"We don't really talk about her skating," she said. "If it comes up, we talk about it, but it's her thing. I'm here for her!" Did she hope Emily would follow her to Yale? "I don't know if Emily even thought about Yale," said Sarah.

"You know, I skated in the Jimmy Fund show [Evening with Champions] when I was twelve, and I fell in love with Harvard. But things changed and six years later, Yale was the perfect fit for me."

Emily, Sarah and the rest of the Hughes family celebrated their mother Amy's 60th birthday on Saturday with a big party; Emily baked the cake.

"I had a wonderful time," said Amy, a cancer survivor. "I am truly blessed!"

We wondered how much Sarah pays attention to competitive skating these days.

"I follow Emily," she said. "I went to watch her at the Olympics in Italy. I go to Nationals because I want to see the ladies. It's changed a lot."

What does she think of the current judging system?

"It's difficult for the commentators to explain the system. It's hard to follow and more confusing. But the number of triples is still the same from eight years ago; it used to be the standard, when I was competing, for the top girls to do five to seven triples.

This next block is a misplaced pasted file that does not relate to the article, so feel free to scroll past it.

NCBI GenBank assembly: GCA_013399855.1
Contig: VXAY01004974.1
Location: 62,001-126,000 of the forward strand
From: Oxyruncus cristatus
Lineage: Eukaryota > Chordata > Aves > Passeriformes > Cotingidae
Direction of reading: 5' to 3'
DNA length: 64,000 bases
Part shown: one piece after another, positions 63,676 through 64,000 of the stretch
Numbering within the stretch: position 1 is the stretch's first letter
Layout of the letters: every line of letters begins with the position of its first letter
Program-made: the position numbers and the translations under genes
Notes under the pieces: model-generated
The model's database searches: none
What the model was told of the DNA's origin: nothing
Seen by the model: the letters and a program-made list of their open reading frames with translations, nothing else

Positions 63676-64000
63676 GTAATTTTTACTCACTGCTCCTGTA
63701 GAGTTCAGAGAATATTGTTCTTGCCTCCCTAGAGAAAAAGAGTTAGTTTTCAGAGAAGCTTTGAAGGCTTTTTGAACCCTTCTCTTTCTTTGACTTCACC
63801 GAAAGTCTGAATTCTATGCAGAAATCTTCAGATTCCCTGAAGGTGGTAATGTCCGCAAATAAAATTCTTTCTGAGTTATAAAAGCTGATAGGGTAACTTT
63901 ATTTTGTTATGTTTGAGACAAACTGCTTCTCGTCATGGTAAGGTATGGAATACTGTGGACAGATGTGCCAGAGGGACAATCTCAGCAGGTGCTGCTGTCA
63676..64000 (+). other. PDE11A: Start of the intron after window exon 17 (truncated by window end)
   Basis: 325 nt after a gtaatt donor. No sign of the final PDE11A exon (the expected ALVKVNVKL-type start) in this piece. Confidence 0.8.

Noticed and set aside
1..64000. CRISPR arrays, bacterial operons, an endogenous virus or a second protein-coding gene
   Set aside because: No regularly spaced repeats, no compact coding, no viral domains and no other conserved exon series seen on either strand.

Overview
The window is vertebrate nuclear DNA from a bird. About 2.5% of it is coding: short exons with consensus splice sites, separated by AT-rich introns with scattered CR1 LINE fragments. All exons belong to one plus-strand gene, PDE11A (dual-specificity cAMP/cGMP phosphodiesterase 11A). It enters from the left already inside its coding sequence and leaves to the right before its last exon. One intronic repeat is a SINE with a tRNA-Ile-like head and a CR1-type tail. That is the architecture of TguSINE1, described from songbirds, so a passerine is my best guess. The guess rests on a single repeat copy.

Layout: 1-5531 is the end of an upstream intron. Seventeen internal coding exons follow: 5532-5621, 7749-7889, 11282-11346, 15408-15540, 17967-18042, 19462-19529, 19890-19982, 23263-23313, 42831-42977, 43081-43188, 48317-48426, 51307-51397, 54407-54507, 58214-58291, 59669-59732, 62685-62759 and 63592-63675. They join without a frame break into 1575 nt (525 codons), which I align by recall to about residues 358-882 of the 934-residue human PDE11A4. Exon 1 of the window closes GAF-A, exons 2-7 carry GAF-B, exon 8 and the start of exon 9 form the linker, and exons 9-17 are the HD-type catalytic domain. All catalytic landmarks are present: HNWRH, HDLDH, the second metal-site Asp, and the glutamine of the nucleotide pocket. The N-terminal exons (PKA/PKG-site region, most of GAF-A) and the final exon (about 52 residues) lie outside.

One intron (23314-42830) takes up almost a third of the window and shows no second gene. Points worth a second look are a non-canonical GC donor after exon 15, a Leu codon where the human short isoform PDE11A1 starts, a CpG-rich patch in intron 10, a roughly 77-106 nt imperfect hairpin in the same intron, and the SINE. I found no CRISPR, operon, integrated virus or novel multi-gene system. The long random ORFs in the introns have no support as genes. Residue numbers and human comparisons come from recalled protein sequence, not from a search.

"It's hard to see people with great specific skills not be able to do them -- we would never have had the Kerrigan spiral under this system."

We shared a moment mourning the demise of beautiful layback spins as well.

"Maybe someone will be really creative and come up with something that will blow the point system away," mused Sarah. "There's always going to be some progress. The only constant is change."

If you want to, you can follow Sarah on Twitter.

She thinks it's hilarious. "The only person I knew who had a Twitter was my mom," she told us. "Her phone kept going off with text messages, and I was like, 'Who is that?' And she said, 'It's Anderson Cooper.'"

Bake sale

Every year, the Michael Weiss Foundation awards scholarships to skaters who are having trouble meeting their financial needs. This year, the Colorado scholarship winners decided to give something back to the foundation. Since most of them will be unable to participate in the Sept. 26, fundraiser in Virginia, due to their international assignments, they came up with the idea of holding a bake sale. The World Arena in Colorado Springs has a free lunch barbeque for the summer school skaters and their families. Brandon Mroz, Alexe and Piper Gilles, Piper Gilles and Zach Donohue, Brittany Chase and Marissa Secundy asked if they could hold a bake sale during the barbeque on July 24.

It was a great success, with guitar music provided by Zach, Todd Gilles and Canada's Vaughn Chipeur, who was in town for a couple of weeks.

On sale were muffins, doughnuts, Rice Krispies treats and chocolate chip cookies. Piper and Alexe's special mini chocolate chip cookies shaped like a mini muffin with a chocolate Reese's in the middle were the best sellers.